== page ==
The vast majority of parents and carers who responded to the questionnaire were positive about the education provided and felt that their child enjoyed school. This was also reflected in the generally positive written comments made by parents and carers. A few expressed concern about the mixed-age classes and the impact this may have on their child's progress. Inspectors found no evidence that the mixed-age classes had a negative effect on pupils' learning. A very small minority of parents and carers expressed concern over a lack of communication between school and home. Inspectors found that whilst written communication with the home was extensive, there was less opportunity for parents and carers to be involved in a dialogue over the school's key decision making.
Responses from parents and carers to Ofsted's questionnaire
Ofsted invited all the registered parents and carers of pupils registered at Elvington Church of England Voluntary Controlled Primary School to complete a questionnaire about their views of the school.
In the questionnaire, parents and carers were asked to record how strongly they agreed with 13 statements about the school.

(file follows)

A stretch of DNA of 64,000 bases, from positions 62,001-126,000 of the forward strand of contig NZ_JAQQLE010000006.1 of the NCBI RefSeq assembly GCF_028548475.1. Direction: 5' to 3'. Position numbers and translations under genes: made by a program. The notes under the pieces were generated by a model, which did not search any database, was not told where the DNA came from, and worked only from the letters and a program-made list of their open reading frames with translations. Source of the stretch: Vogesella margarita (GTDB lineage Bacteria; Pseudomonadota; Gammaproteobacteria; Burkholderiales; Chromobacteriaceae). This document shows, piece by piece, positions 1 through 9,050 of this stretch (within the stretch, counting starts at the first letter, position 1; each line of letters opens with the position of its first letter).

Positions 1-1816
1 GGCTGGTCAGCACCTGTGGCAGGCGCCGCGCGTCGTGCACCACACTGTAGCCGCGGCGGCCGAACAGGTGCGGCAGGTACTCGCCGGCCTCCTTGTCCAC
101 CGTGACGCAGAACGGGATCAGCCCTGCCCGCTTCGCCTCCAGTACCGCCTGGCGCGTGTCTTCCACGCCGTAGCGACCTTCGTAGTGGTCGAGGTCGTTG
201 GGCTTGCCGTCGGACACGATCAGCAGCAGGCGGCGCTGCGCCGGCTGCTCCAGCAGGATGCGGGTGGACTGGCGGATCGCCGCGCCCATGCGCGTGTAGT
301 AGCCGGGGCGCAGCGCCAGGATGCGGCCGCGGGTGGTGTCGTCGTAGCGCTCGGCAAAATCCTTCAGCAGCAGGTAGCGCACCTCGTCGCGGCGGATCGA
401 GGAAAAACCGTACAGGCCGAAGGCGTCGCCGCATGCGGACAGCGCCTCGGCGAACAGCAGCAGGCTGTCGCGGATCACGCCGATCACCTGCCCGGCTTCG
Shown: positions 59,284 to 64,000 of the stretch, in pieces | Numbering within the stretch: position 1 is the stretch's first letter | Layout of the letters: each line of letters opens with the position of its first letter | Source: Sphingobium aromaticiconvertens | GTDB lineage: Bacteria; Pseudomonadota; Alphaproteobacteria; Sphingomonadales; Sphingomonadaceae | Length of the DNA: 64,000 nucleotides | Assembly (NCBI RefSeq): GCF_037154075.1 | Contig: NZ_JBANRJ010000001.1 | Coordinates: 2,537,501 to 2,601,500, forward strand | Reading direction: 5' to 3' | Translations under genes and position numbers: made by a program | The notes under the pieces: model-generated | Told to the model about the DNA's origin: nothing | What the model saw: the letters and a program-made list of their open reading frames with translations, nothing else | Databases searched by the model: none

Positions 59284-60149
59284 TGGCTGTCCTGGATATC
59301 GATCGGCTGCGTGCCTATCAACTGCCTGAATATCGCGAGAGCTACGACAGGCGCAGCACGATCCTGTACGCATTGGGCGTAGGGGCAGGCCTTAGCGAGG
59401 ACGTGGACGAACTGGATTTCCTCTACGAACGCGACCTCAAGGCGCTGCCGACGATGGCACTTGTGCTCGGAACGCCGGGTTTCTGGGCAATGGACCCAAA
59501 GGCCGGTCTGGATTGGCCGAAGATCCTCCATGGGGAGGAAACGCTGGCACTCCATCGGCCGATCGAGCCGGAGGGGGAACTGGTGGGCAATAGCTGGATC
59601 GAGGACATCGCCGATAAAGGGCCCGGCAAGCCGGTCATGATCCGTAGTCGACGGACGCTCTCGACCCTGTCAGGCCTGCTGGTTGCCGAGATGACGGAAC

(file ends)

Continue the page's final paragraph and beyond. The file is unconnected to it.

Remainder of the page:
The inspection team received 60 completed questionnaires by the end of the on-site inspection. In total, there are 139 pupils registered at the school.
|My child enjoys school||37||62||20||33||1||2||0||0|
|The school keeps my child safe||36||60||24||40||0||0||0||0|
|My school informs me about my child's progress||21||35||39||65||0||0||0||0|
|My child is making enough progress at this school||32||53||23||38||4||7||0||0|
|The teaching is good at this school||36||60||22||37||2||3||0||0|
|The school helps me to support my child's learning||30||50||25||42||3||5||2||3|
|The school helps my child to have a healthy lifestyle||31||52||28||47||0||0||0||0|
|The school makes sure that my child is well prepared for the future (for example changing year group, changing school, and for children who are finishing school, entering further or higher education, or entering employment)||25||42||31||52||1||2||0||0|
|The school meets my child's particular needs||28||47||28||47||1||2||1||2|
|The school deals effectively with unacceptable behaviour||21||35||28||47||5||8||2||3|